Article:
In The Trenches

My Presidential Platform

Published on January 4, 2016 Back to blog
Meme of Debate between Hillary Clinton, Donald Trump and Jeff Freedman

Just before the holidays, while preparing the toast for Small Army’s annual holiday party, I was struggling to find a fun and unique way to recognize each person on the team. At first, I though about re-writing the words to Adele’s “Hello” and singing it karaoke style, but my kids convinced me otherwise (thank goodness).  I thought of giving “most likely to…” awards to each person on the team, but that didn’t seem all that original or current.  But then, somewhat surprisingly, the presidential debates sparked some inspiration.

Just as each presidential candidate shares a similar goal for a stronger country, everyone at Small Army shares a similar goal to create great effective work for our clients. However, also like each candidate, every member of the team has a different view on what that goal may look like and how best to get there.  So, in that spirit, I decided to identify the “platform” that each member of the team would stand for, if running for president. Our avid cyclist was running on the “no cars during rush hour” platform.  One of our designers was proposing to re-design all street signs (just because).  And, one of our relationship managers was promising “All reality TV all the time” (If Trump wins, this could actually happen… but, I digress).

When I was done, several people asked what my platform would be, and I skirted the issue. But the truth is, there is one topic that has been on my mind quite a bit lately: Education.

I worry about the cost of education in this country – not only as a parent of two young children, but also as someone who sees the potential in so many young people who often don’t get the same opportunities of those with more financial means.  Many who could potentially make this country/world a better place are deprived the opportunity because they can’t afford to do so. And, the problem is only getting worse. 

I don’t proclaim to be an expert on this topic, but I’ve thought about it quite a bit. So, in the spirit of thinking differently and sharing, I’d like to toss out a few ideas:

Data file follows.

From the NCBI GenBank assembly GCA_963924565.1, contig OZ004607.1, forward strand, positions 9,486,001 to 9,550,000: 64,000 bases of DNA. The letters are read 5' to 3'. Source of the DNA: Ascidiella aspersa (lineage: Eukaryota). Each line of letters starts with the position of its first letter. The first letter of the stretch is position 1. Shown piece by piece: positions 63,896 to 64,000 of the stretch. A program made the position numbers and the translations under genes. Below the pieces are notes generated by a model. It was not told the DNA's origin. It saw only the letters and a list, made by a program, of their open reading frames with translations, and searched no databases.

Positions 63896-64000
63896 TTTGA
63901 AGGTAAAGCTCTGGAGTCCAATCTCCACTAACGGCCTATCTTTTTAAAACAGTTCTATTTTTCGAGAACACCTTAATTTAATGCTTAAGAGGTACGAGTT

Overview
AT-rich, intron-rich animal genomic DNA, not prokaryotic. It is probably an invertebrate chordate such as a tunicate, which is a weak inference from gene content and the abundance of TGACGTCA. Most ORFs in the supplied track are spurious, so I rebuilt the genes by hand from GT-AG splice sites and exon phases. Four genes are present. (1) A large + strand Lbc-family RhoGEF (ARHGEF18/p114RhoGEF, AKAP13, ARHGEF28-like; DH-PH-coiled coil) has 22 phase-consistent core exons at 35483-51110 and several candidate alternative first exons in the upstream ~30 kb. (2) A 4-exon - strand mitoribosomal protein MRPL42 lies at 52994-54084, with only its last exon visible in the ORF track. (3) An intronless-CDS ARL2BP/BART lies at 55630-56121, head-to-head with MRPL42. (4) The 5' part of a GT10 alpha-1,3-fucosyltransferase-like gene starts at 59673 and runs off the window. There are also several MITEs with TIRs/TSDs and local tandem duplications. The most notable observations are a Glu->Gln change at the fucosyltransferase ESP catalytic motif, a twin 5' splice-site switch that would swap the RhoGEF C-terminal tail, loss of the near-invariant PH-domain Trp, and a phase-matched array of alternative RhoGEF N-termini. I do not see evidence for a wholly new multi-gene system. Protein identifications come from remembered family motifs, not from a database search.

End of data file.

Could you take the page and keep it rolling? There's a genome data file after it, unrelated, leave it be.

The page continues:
1.  Optional education tax
How about this one, Hillary?  At the age of 18, in exchange for agreeing to a lifelong “education tax,” the government will pay for 4-years of education at a public college. With this approach, the government is ultimately “investing in its children” – and everyone benefits.  

  • Students who can’t afford college can now attend, without worrying about huge student loans. This will not only help them get better jobs, but give the country better human resources to innovate and grow stronger.
  • Aside from having a stronger overall workforce, the country gets a better long-term return.  According to the College Board, the average cost of 2015-2016 in-state tuition at a public school is about $9,410 per year.  Using a 3% education tax as an example, the government would receive $81,000 (more than 2X the actual cost) from a participant who makes an average of $60k per year over a 45-year work career. This, of course, doesn’t account for interest or general inflation.
  • Colleges will not have to give as much financial aid, allowing them to ultimately lower the cost of tuition for everyone else.

2.  College-Student Investment Program
Harvard, are you listening? If colleges truly believe in the power of their education, why not invest in the people who go to school there?  Rather than just giving boatloads of financial aid money, colleges could simply “invest” in qualified students who would prefer to defer payment. In exchange for a percentage of their income from the time they graduate (similar to the education tax), the college will cover their tuition. All the same benefits as above apply, but the school gets the financial return.

3.  Student VC Platform
Attention VCs and Angel Investors.  Rather than invest in businesses/entrepreneurs, invest in students. Following the same logic as above, let’s create a website/business where investors/philanthropists can contribute to a fund that invests in students.  Potential students can  apply for funding in exchange for – you guessed it – a percentage of their future income. The people running the fund can make an “offer” to the potential student (i.e., we cover the cost of 4 years at X school in exchange for X% of your income from the time of graduation to age 65.) All the benefits of the above apply, except the “investors” get the financial benefit.  (There’s likely a non-profit approach to this one as well, but that’s probably a bit too much for this piece.)

Each of these scenarios  requires more financial, legal and operational analysis than I have the time and energy to put into it. If I did, I’d be running to start idea #3. But if you start it, I’ll humbly accept a 10% cut and we can call it a day.  🙂

As always, please feel free to share and/or tell me what you think by commenting here or sending me an email. Here’s to a great 2016! 

Jeff Freedman
CEO/Managing Partner
Small Army | Finn Partners

PS.  As a board member of Nurtury, the longest serving provider of early childhood education in Boston’s inner city, I recognize that there are also significant challenges on that side of the education spectrum. Perhaps the ideas above can help solve that crisis as well. But, in the meantime, I may just reach out for some support.